The program primarily serves low-income, native Spanish speakers living in the South Valley and the International District of Albuquerque. Eligible participants include families or individuals who self-report as low-income and meet the income eligibility guidelines for Supplemental Nutrition Assistance Program (SNAP).

The formation of the Healthy Here Initiative in 2014 furthered the partnership between Presbyterian and Agri-Cultura. Healthy Here, with funding from the CDC REACH Cooperative Agreement, links several sectors of the local food system to increase health in priority communities — those with high rates of poverty, low educational attainment, and high percentages of Native American and Hispanic residents.

Casey Holland and Emma Ramos at Red Tractor Farms. (Healthy Here PR at CWA Communications)
“Presbyterian has been there at the table as we determine how to best to serve the community’s needs,” says Helga Garcia-Garza, co-director of the Agri-Cultura Cooperative Network. “We are developing a secure food system. The food is grown here, and stays here, and that has a big impact economically as well as on the health of our communities.”

From June through October, La Cosecha participants receive weekly boxes of locally grown, organic produce. Shares feed a four to six people and can be purchased with SNAP benefits. Full-pay shares cost $30 a week. Subsidized-pay shares are $6 per week. And participants can purchase half shares (both full-pay and subsidized-pay) for half price.

In addition to Presbyterian, 12 other partner organizations serve as weekly distribution sites for the CSA. Each partner has different ways of identifying and engaging CSA participants.

Participants can pick up their shares at two of Presbyterian’s clinics. Pictured: South Valley Economic Development Center, another distribution site. (Healthy Here PR at CWA Communications)

Many of Presbyterian’s participants are referred through the Wellness Referral Center (WRC) and can pick up at two of Presbyterian’s clinics. Operated by the Adelante Development Center, the WRC, serves Presbyterian Medical Group clinics as well as eight other clinics in Bernalillo County. The center receives referrals from health care providers for patients with chronic health conditions like diabetes and heart disease, then connects them to relevant community-based programs and education on chronic disease prevention and management.

Participating in the CSA has helped some members make lifestyle changes.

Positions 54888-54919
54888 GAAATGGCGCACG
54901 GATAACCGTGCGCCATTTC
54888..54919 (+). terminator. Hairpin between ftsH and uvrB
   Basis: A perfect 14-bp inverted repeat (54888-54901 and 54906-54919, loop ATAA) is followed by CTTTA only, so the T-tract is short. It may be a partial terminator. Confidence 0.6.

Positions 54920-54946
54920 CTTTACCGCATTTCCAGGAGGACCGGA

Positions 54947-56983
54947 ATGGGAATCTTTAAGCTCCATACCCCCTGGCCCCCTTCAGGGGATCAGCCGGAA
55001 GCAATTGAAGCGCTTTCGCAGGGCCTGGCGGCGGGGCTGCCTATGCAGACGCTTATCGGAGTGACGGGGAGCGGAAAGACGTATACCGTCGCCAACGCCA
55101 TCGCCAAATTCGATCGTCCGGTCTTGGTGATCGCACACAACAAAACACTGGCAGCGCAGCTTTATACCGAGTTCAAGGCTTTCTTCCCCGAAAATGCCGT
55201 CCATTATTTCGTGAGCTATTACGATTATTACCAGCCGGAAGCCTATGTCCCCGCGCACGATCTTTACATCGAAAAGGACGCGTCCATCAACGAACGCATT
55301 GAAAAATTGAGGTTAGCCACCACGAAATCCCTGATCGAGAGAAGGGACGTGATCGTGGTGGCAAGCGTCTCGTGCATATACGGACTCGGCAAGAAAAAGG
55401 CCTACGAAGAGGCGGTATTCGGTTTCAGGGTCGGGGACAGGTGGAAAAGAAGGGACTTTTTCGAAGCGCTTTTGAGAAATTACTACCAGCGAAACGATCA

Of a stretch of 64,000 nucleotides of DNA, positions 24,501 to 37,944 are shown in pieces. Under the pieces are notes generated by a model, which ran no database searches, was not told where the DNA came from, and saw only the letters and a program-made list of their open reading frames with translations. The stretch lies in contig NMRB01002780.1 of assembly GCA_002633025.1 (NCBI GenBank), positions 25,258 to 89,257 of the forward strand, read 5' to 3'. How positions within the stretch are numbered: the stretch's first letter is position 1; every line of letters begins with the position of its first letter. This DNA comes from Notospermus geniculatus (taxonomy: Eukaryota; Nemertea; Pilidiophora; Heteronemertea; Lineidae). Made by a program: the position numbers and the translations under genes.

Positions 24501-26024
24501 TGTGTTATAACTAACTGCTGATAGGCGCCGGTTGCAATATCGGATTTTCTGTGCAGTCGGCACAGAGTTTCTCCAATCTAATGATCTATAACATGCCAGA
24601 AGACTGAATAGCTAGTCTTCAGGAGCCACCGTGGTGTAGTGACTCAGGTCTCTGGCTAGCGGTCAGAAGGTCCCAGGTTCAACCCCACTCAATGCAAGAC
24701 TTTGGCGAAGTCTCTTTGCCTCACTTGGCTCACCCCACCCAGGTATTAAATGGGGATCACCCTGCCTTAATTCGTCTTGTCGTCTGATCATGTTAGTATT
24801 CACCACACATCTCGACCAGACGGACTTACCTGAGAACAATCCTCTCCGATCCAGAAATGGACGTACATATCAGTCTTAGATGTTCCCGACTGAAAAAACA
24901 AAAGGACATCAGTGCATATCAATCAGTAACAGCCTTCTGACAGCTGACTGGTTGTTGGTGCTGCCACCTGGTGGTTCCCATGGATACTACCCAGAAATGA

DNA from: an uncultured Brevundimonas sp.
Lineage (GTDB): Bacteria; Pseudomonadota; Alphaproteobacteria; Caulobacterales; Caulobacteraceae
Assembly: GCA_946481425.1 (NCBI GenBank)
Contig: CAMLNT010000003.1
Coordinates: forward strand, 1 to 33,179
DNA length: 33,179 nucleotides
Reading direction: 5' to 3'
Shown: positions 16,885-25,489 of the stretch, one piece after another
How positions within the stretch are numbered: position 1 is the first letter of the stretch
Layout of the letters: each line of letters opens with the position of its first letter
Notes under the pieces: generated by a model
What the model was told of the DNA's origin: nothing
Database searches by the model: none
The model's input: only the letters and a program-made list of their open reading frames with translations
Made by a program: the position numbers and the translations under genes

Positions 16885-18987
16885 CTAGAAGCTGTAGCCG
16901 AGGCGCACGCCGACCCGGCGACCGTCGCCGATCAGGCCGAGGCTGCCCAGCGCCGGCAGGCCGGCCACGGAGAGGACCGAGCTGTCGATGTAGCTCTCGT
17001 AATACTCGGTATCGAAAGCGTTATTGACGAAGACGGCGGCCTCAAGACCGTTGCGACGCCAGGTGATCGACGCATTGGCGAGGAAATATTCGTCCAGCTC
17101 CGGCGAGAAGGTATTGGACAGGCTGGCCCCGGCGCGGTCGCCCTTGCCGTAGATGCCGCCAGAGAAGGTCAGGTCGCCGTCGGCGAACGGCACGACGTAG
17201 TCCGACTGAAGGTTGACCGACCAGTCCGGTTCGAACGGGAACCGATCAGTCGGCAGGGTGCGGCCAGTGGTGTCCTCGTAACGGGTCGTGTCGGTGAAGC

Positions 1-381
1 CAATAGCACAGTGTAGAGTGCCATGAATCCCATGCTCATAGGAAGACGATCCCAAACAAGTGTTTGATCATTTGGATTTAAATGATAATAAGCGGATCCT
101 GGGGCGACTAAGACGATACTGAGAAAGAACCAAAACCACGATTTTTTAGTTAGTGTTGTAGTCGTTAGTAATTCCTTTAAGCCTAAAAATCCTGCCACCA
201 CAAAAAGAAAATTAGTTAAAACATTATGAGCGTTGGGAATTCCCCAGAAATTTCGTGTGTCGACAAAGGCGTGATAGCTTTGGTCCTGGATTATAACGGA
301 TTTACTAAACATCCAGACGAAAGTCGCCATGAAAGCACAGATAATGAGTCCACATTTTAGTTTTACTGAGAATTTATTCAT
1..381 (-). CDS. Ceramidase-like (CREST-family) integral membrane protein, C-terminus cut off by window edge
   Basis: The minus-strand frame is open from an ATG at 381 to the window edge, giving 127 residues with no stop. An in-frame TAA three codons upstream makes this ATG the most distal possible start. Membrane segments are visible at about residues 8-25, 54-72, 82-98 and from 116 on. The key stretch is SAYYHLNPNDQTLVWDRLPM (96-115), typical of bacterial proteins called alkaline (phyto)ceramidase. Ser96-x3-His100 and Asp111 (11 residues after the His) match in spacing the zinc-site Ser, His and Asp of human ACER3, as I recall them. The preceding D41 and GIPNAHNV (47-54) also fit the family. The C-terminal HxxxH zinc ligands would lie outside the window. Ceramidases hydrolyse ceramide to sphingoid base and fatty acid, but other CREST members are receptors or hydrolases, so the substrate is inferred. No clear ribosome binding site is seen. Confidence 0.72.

Produce ready to be distributed to CSA members. (Healthy Here PR at CWA Communications)

“We are eating healthier and cooking more — we stopped eating fast food,” says one participant in the program.

“Eating better made me want to exercise more, eating in season just feels better,” another says.

La Cosecha also includes an education component, and each week the CSA shares are accompanied by a bilingual (Spanish/English) nutrition education handout that includes information about the farms, as well as nutrition tips, kid-friendly recipes, and storage tips for that week’s produce.

In addition, there are twice monthly in-person nutrition education sessions that include healthy cooking demos taught in both Spanish and English. Presbyterian sponsors the nutrition education, and one of their nutritionists helps to develop content and teach classes along with La Cosecha staff and other health practitioners.

Receiving weekly bags of affordable, fresh, local fruits and vegetables — along with culturally relevant recipes and nutrition education — has participants excited about cooking and eating in new ways that benefit their health.

Elijah Alfaro admires freshly picked carrots at Valle Encantado Farm. (Healthy Here PR at CWA Communications)

“Before, we rarely even kept fresh produce in the house…it has opened up my world to an entirely different way of eating and preparing food,” says one La Cosecha participant..

“I feel healthier and have more energy, and my family as well,” says another participant. “I have taught my grandchildren to eat healthier.”

La Cosecha’s program goals are twofold: increasing access to healthy food while also improving the economic situation of local farmers. The partnership between Presbyterian and Agri-Cultura is particularly effective in improving community health because it strengthens existing community-driven work and incorporates healthy, local food in health care delivery.


Amber Hansen is the Southwest Program Coordinator for Health Care Without Harm’s Healthy Food in Health Care Program.
Learn more about Healthy Food in Health Care.